I expect that Easter 2020 will be like none I’ve ever experienced nor like any I am likely to experience again. There is a global pandemic in progress, people. And, it has changed just about everything.
There will be no overnight guests in our guest room. We will not tumble out of bed when it’s still dark, bundling up in warm coats to wear to Sunrise services. We won’t sing together with our family and friends as we look toward the Pacific ocean as the sun rises behind us and our Pastor gives the Easter message. We will not be hugging our friends and loved ones as the crowd disperses. Neither will we then drive to Norm’s for breakfast. There will be no need to rush home to hide eggs in the backyard for there will be no children arriving to find them. There will not be massive quantities of food in the kitchen, nor will the table be set beautifully, because our annual brunch won’t be happening.
I confess, I’m going to miss all that–the tradition of it all, but, especially all those faces I love. I must also admit I have never been more excited about Resurrection Sunday. I have never felt so at peace, so thankful or so full. With “Safer at Home” orders now entering week three and another five potentially ahead of us, we are learning to live a life far quieter than we ever imagined we would or could.
Some of the sweet faces I’ll be missing
The results have been oddly wonderful. We are retired and don’t have places we need to be or assignments we are expected to complete. We have no debt. Our biggest challenge has been to stay at home with the exception of essential outings such as the market for food. We are not prisoners but, we are confined for the common good.
In the midst of all these changes, our local church has been incredibly pro-active in rising to the occasion. We’ve been blessed to wake-up to video messages from members of our pastoral staff nearly every day. These brief videos have encouraged us with scriptural principles that have beautifully set the tone for us as we begin another day in the great unknown.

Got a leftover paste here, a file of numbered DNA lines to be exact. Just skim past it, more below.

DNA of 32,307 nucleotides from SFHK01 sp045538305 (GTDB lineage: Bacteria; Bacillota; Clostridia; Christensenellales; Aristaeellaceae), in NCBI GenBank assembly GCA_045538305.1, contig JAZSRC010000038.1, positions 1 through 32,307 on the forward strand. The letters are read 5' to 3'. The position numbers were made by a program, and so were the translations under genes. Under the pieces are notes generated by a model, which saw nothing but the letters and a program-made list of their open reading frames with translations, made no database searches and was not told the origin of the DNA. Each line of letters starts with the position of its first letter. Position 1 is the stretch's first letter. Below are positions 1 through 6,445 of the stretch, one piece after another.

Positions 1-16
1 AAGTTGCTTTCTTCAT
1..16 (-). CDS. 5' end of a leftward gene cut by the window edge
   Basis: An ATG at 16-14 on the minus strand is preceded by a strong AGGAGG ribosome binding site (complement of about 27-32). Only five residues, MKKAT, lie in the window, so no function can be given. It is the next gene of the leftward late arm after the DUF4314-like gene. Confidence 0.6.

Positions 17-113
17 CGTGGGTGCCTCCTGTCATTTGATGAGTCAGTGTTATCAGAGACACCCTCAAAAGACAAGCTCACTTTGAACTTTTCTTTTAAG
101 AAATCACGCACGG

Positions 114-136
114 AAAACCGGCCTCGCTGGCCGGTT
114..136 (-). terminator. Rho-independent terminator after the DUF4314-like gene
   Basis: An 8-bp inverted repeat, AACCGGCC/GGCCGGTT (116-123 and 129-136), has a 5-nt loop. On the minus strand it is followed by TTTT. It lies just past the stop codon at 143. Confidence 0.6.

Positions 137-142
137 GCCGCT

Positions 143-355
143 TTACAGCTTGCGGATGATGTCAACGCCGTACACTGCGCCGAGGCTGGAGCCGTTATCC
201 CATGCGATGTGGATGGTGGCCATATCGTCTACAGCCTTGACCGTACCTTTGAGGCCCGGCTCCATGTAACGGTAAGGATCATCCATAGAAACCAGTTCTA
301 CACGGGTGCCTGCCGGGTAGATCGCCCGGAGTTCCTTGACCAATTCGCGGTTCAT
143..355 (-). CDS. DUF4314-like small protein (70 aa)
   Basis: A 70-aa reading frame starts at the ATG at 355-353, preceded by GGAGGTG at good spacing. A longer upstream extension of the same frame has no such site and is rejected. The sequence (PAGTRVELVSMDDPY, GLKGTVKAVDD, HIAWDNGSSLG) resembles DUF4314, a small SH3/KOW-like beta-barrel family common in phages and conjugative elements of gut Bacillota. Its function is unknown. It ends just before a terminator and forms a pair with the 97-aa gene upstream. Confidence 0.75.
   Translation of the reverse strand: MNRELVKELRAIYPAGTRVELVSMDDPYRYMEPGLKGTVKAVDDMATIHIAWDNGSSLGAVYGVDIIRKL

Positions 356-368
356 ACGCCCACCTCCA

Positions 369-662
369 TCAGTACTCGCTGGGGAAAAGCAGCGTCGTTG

My Wednesday morning Bible Study still meets via Zoom as does my Bible Study Fellowship group on Monday evenings. The husband’s Saturday morning study also meets online. What a blessing online meeting sites have proven to be in the midst of these often alarming times.
In our “new normal” we livestream church services on Sunday morning, usually with me still in my jammies, both of us with coffee in hand as we watch on an ipad. We sing along with the worship team, read scripture and listen to a teaching from one of our teaching pastors. We take communion with saltines and grape juice. There’s something new and special about it. There is great intention surrounding our virtual gathering together. No one is dressing to impress, but showing up to receive His blessing. It sounds strange, but, it’s been strangely beautiful.
In addition to online opportunities, we’ve been encouraged to spend at least one hour a day in prayer and in reading the scriptures as we approached Easter. We were given a goal of reading the entire New Testament in 21 days. I cannot tell you what a powerful experience this has been for us to sit together, reading aloud to each another and discussing not only what we’ve read, but how we can apply it to our daily lives.